We finally completed our mudroom shelves! This room actually serves as both a laundry room and a mudroom and after organizing the laundry side a few months ago, I was anxious to tackle the gardening shelves on the mudroom side.
Uh-em…”anxious” here being a relative term since it was a few months ago. But (hopefully) you know what I mean: they bugged me every time I walked by and I would think, “we really need to finish those shelves.” Thank goodness for a good old Pinterest Challenge!
These were the inspiration pictures from Pinterest:
Ballard’s classic shelves.
Chunky shelves from BHG
I was specifically looking for shelves with wide front molding that would help to hide a long shop light under the bottom shelf that I use to start seeds for my garden and I wanted to use the old porch brackets I’ve been storing since our porch remodel.
I’m happy to report both of these were accomplished plus we were able to build them with mostly scrap wood we had leftover from other projects. And you probably know I love it when that happens. And while I don’t have step-by-step pictures, I do have some tips and information on what we used – it’s a pretty easy diy project!
Ballard Style Shelf Details:
- The brackets were on our front porch when we moved in, but when we expanded it, we didn’t have enough for all the new posts so we decided to leave them off rather than having new ones made. The are perfectly chunky and beefy- just the type I would’ve looked for anyway! You can buy new brackets or search salvage yards to find an old set.
- The shelves are made from fir tongue-and-groove flooring leftover from the wood counters we made for the cabinet and laundry counter (see the full shot above for a peek at the cabinet top). They are held together by glue, the brackets and small pieces of plywood screwed in at the centers (no close-up of those plywood pieces: imagine rough edges, lots of screws and everything doused with paint to hide it. The “DIY cottage look” to us embraces imperfections…and using what you have!).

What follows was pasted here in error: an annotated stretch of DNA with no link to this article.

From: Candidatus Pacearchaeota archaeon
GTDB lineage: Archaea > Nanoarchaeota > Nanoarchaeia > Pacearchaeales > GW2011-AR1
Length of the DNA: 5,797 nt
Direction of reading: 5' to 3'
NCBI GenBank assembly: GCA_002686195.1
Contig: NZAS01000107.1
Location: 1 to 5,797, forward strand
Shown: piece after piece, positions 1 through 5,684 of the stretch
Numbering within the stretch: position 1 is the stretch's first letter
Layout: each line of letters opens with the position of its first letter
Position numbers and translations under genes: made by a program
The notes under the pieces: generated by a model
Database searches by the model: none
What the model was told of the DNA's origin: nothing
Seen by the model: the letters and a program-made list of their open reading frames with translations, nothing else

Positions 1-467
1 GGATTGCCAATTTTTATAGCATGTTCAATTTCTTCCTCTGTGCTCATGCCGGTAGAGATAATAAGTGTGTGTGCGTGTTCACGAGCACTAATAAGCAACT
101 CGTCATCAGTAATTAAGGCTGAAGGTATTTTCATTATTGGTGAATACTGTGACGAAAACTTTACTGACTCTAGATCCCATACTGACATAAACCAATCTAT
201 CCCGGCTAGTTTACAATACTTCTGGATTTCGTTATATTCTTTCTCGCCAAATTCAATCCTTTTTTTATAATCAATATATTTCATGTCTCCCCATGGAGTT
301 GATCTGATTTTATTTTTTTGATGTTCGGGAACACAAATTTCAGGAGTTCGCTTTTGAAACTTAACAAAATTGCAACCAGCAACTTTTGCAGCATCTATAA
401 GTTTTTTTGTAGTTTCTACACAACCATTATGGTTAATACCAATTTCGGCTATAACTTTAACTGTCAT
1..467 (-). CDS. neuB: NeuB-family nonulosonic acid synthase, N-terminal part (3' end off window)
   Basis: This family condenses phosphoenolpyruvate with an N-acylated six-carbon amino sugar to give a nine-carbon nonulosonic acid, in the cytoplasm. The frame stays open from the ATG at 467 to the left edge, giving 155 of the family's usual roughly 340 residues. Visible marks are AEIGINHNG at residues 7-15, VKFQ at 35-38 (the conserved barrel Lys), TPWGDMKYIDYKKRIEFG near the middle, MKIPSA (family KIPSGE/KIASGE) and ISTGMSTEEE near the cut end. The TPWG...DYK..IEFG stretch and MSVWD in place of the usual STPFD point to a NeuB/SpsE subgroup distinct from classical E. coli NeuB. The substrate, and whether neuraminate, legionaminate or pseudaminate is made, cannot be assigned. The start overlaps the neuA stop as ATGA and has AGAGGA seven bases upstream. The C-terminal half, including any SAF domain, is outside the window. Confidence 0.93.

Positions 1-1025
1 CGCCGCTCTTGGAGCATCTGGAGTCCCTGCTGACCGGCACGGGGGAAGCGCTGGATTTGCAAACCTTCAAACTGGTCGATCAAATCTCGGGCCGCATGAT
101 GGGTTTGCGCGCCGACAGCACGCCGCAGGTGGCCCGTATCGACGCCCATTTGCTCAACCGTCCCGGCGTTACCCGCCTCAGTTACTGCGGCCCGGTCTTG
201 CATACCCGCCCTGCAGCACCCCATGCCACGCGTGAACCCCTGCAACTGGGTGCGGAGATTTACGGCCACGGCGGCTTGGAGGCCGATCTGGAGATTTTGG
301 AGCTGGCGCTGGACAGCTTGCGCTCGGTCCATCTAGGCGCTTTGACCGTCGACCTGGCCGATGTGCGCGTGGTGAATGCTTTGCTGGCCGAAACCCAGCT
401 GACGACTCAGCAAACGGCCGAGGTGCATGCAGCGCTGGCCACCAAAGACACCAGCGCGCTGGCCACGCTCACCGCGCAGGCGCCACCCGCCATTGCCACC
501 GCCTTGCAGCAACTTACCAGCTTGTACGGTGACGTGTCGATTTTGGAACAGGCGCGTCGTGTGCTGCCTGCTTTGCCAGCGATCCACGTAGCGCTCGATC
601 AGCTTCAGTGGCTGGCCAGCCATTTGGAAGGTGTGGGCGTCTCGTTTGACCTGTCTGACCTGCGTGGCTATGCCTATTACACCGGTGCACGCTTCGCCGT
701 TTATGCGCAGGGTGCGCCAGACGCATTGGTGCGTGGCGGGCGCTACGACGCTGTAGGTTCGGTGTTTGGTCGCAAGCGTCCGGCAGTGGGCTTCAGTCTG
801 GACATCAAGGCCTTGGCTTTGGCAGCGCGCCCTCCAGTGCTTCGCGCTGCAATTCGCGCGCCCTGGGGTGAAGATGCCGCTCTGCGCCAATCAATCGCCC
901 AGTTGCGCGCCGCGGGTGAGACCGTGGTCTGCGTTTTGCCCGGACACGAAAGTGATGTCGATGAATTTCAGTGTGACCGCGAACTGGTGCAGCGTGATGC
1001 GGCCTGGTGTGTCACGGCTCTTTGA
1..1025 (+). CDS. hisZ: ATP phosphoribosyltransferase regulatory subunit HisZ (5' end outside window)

- The front molding is made from two pieces. The widest molding is from our house remodeling – it’s actually our baseboards, attached upside down. We purchased the narrow molding and glued/nailed it along the top of the wide molding for definition.
- The shelf backing on the top is a 1×6″ wide pine board screwed into the studs to provide more stability and a nice, finished look. The beadboard provides the backing to the lower shelf.
The narrow molding and 1×6 board, plus a few screws, were the only things we had to buy to complete our mudroom shelves. We already had the items I’ve mentioned plus wood glue, nails, and of course lots of filler and paint.
Knowing we can build things like this that serve a function, are beautiful, and sized to fit our space inexpensively by using things we’ve saved is one of the reasons it’s so hard to get rid of things when we’re done with a project. Though I do wonder: since we actually use things from our pile of scrap wood, why doesn’t it seem to get smaller? Probably due to the fact that there’s always another project we’re working on as perennial diy-er’s.
The cycle never ends…